One Health

WSU One Health Programs

What is One Health?

The One Health research effort understands that human health is directly related to the health of animals and the surrounding environment. The health of one is related to the health of all. The Paul G. Allen School for Global Animal Health and the WSU College of Veterinary Medicine have many initiatives that directly and indirectly support this effort in association with several other WSU departments.
One Health Site (CDC-GOV)


Healthy Animals

The Allen School conducts research including vaccine development, alternatives to antibiotics, and the elimination of rabies in domestic animals. This work ultimately supports healthier domesticated and wild animals worldwide. Currently, improvements are being realized in Kenya and Tanzania where our satellite campuses are working on vaccination programs with local communities and small farmers.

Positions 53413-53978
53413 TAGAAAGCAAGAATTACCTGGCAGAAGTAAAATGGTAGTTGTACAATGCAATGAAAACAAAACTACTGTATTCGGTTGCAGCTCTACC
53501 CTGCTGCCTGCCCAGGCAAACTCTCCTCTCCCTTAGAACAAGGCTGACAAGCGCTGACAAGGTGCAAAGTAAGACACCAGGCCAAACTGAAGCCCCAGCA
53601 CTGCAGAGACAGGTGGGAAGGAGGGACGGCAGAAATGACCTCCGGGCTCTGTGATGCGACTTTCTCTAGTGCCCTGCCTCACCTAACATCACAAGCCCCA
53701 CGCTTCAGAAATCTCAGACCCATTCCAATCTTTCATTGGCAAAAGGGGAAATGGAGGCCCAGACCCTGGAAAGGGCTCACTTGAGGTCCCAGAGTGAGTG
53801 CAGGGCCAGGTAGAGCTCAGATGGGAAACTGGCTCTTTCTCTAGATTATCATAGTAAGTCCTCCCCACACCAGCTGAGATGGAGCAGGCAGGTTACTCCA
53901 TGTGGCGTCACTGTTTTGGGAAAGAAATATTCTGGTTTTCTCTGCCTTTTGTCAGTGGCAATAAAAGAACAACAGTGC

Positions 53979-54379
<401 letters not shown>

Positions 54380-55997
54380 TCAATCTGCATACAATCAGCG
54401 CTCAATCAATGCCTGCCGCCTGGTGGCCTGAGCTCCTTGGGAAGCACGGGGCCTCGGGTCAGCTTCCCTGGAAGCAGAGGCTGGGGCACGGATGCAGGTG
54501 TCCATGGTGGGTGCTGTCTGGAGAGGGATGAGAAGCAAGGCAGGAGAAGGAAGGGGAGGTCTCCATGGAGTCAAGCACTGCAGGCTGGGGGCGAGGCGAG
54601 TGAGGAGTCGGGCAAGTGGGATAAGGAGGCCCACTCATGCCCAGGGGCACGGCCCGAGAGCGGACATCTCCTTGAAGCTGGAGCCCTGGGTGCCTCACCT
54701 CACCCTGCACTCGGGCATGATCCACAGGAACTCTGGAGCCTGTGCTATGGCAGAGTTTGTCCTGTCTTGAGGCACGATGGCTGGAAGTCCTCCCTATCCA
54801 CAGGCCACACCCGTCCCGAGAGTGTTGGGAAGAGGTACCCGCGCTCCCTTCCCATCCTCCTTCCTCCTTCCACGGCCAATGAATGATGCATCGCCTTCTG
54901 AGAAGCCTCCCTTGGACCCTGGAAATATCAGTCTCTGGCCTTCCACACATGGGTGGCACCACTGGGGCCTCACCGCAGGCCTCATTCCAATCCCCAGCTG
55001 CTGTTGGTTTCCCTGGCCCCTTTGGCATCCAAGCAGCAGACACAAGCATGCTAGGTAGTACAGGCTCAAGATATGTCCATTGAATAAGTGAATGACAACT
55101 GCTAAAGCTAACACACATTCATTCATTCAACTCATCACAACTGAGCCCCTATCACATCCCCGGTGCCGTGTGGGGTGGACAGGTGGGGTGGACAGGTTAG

Allen School Research

Healthy People

As Allen School research projects move forward, faculty members have discovered direct connections between the health of domesticated animals, such as dogs in Africa, and human populations. Interdisciplinary work also reveals indirect connections between vaccinated family cattle, reliability and profitability of family farms, and the creation of time and resources for children to pursue their educational growth.
Training Programs
Antimicrobial Resistance Initiatives

Healthy Planet

Team members at the Allen School were confronted with the reality that wild animals were dying of rabies in sub-Saharan Africa. Through a rabies vaccination program of the domesticated dogs, not only did the number of infected people drop, but mortality rates declined in wild animals in the treated areas. The efforts of the Allen School remain focused on creating healthy environments and a healthier planet for generations to come.
Rabies Elimination

Immunization and Education

Young woman in Africa

In a December 2016, the WSU School of Economic Sciences and the Allen School published a paper showing that cattle vaccinations in rural Africa led to decreases in livestock mortality and increased family income resulting from healthier cattle. These economic benefits improve family living conditions and their children’s education. These discoveries were possible because of interdisciplinary efforts between the Allen School and other WSU departments.
Socio-economic Research